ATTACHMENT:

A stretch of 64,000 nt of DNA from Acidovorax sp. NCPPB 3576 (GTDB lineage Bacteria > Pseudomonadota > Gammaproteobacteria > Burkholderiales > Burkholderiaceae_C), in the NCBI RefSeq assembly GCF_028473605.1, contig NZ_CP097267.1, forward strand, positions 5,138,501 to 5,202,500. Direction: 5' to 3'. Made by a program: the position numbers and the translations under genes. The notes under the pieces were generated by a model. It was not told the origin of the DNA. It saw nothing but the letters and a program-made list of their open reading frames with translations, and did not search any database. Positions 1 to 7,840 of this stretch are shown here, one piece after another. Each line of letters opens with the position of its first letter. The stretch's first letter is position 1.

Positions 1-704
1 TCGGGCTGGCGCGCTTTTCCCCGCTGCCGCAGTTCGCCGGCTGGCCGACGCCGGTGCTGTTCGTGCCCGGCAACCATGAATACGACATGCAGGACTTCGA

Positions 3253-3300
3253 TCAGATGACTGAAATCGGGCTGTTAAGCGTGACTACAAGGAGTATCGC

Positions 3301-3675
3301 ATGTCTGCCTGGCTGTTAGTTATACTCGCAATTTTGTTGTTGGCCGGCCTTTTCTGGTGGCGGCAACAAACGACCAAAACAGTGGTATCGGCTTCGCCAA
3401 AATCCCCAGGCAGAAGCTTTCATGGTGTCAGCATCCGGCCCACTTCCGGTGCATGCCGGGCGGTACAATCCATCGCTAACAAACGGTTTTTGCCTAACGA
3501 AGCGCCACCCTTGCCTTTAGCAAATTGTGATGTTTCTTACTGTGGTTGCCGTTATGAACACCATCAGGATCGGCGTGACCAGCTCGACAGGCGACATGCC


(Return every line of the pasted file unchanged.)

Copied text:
A stretch of 64,000 nt of DNA from Acidovorax sp. NCPPB 3576 (GTDB lineage Bacteria > Pseudomonadota > Gammaproteobacteria > Burkholderiales > Burkholderiaceae_C), in the NCBI RefSeq assembly GCF_028473605.1, contig NZ_CP097267.1, forward strand, positions 5,138,501 to 5,202,500. Direction: 5' to 3'. Made by a program: the position numbers and the translations under genes. The notes under the pieces were generated by a model. It was not told the origin of the DNA. It saw nothing but the letters and a program-made list of their open reading frames with translations, and did not search any database. Positions 1 to 7,840 of this stretch are shown here, one piece after another. Each line of letters opens with the position of its first letter. The stretch's first letter is position 1.

Positions 1-704
1 TCGGGCTGGCGCGCTTTTCCCCGCTGCCGCAGTTCGCCGGCTGGCCGACGCCGGTGCTGTTCGTGCCCGGCAACCATGAATACGACATGCAGGACTTCGA

Positions 3253-3300
3253 TCAGATGACTGAAATCGGGCTGTTAAGCGTGACTACAAGGAGTATCGC

Positions 3301-3675
3301 ATGTCTGCCTGGCTGTTAGTTATACTCGCAATTTTGTTGTTGGCCGGCCTTTTCTGGTGGCGGCAACAAACGACCAAAACAGTGGTATCGGCTTCGCCAA
3401 AATCCCCAGGCAGAAGCTTTCATGGTGTCAGCATCCGGCCCACTTCCGGTGCATGCCGGGCGGTACAATCCATCGCTAACAAACGGTTTTTGCCTAACGA
3501 AGCGCCACCCTTGCCTTTAGCAAATTGTGATGTTTCTTACTGTGGTTGCCGTTATGAACACCATCAGGATCGGCGTGACCAGCTCGACAGGCGACATGCC